it would be running the slavery argument into the ground to make it apply to every act of discrimination which a person may see fit to make as to guests he will entertain, or as to the people he will take into his coach or cab or car, or admit to his concert or theater, or deal with in other matters of intercourse or business.1

Justice Bradley then states:


When a man has emerged from slavery and, by the aid of beneficent legislation, has shaken off the inseparable concomitants of that state, there must be some stage in the progress of his elevation when he takes the ranks of mere citizen and ceases to be the special favorite of the laws, when his rights as citizen, or a man, are to be protected in the ordinary modes by which other men’s rights are protected.2

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6 Wet Numbers: The Language of Continuity Crisis and the Work of Care among the Organized American Jewish Community

Michal KravelTovi Indiana University Press ePub

Michal Kravel-Tovi

We know more than ever about ourselves. Coupled with continuing efforts to extend and enrich such knowledge, this augurs well for the future of American Jewry.

Sidney Goldstein, “Beyond the 1990 National Jewish Population Survey”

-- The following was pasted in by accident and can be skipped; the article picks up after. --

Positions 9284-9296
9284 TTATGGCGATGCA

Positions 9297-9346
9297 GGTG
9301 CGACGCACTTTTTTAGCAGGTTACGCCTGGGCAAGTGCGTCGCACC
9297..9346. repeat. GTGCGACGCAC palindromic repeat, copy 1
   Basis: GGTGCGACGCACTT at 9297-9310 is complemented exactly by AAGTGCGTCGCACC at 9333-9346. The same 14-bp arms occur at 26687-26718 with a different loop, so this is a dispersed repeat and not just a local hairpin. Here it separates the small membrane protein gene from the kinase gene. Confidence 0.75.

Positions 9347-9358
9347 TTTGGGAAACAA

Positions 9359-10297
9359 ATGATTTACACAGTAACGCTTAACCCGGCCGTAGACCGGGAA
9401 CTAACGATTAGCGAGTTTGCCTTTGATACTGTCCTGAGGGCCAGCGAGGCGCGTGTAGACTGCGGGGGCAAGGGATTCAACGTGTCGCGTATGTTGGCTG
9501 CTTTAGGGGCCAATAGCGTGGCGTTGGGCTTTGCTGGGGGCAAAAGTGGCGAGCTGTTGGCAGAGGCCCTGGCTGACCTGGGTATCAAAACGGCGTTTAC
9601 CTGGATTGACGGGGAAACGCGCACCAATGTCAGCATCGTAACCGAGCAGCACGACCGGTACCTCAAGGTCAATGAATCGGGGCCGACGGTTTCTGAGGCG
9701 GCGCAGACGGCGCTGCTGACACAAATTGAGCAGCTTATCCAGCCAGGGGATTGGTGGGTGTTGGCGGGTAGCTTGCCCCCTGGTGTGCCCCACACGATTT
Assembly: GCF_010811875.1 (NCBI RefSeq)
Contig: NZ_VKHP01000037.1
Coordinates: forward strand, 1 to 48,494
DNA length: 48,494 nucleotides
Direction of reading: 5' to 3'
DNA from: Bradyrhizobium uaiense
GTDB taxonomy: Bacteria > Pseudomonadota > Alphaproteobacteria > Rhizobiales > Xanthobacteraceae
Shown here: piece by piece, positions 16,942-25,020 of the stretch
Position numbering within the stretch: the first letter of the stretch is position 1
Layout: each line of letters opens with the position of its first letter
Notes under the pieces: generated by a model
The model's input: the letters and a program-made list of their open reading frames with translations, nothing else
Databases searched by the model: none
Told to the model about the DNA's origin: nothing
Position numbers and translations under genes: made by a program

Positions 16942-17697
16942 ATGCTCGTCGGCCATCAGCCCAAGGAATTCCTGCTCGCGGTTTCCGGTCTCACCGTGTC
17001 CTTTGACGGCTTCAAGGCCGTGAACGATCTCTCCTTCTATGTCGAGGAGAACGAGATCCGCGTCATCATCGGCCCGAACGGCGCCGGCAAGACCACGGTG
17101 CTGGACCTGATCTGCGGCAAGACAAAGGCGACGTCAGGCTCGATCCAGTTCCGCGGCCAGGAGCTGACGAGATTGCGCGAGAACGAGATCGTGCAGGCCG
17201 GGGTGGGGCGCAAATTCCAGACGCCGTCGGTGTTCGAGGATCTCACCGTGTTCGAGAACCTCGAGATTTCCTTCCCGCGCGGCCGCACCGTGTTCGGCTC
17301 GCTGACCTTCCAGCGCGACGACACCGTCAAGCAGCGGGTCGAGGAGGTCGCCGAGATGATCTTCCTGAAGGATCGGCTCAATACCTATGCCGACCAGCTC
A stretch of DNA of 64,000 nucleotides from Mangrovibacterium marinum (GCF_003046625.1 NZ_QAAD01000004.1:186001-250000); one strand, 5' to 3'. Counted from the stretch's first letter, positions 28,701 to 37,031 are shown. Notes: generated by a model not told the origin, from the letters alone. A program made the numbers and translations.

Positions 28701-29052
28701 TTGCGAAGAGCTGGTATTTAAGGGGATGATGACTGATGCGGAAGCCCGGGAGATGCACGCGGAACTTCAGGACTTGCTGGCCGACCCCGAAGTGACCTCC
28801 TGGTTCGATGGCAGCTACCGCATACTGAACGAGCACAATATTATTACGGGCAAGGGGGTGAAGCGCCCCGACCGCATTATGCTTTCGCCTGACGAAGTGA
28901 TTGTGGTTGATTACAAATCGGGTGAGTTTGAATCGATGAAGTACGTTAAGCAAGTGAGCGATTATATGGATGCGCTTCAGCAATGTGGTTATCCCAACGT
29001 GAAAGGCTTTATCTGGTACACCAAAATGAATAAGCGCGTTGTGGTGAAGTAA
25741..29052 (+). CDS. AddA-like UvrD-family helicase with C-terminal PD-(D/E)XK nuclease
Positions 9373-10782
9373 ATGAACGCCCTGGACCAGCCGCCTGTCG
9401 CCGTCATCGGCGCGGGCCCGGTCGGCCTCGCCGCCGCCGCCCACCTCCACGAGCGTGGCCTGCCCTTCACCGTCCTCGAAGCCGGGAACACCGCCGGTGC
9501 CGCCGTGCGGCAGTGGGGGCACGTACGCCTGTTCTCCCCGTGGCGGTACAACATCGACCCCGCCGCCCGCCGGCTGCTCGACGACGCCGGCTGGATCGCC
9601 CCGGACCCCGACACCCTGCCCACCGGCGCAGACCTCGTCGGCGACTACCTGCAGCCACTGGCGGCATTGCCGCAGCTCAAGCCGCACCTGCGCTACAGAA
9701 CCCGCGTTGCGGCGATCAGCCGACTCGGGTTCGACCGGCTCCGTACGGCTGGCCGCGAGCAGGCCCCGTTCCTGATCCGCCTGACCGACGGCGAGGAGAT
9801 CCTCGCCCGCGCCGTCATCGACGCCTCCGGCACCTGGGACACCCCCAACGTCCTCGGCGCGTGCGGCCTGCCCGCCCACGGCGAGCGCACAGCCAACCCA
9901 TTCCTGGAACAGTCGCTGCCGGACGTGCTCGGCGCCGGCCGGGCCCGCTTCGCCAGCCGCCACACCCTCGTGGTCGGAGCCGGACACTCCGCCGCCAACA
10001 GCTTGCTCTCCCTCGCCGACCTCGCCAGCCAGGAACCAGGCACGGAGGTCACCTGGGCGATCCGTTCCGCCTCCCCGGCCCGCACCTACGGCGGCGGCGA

“WE KNOW,” Sidney Goldstein, a professor of sociology at Brown University, assures his audience: we know ourselves. In his Marshall Sklare honorary address—an annual celebratory ritual of Jewish social scientific knowledge—Professor Goldstein publicly performs the sense of security that the American Jewish community places in social science. He uses the unmarked first-person plural “we” to refer to a wide range of leaders in the organized American Jewish world who care deeply about their community’s future. The confidence Goldstein possesses in the potential of social science stems especially from the value of quantitative knowledge—the value of numbers. Indeed, much depends on the reality of numbers for Goldstein and his colleagues: the social scientists, public intellectuals, professionals, and lay leaders of the organized American Jewish community who have come to inhabit—and ultimately quantify—the Jewish communal sphere in the United States over the last three decades. They have filled it with rates, weights, and figures and adorned it with charts, tables, and graphs. In and through their discourse about numbers, the leaders of the American Jewish community have fashioned American Jewry as a numerically imagined community. When these communal leaders “speak of Jews”—to paraphrase Lila Corwin Berman’s work—they speak of numbers.1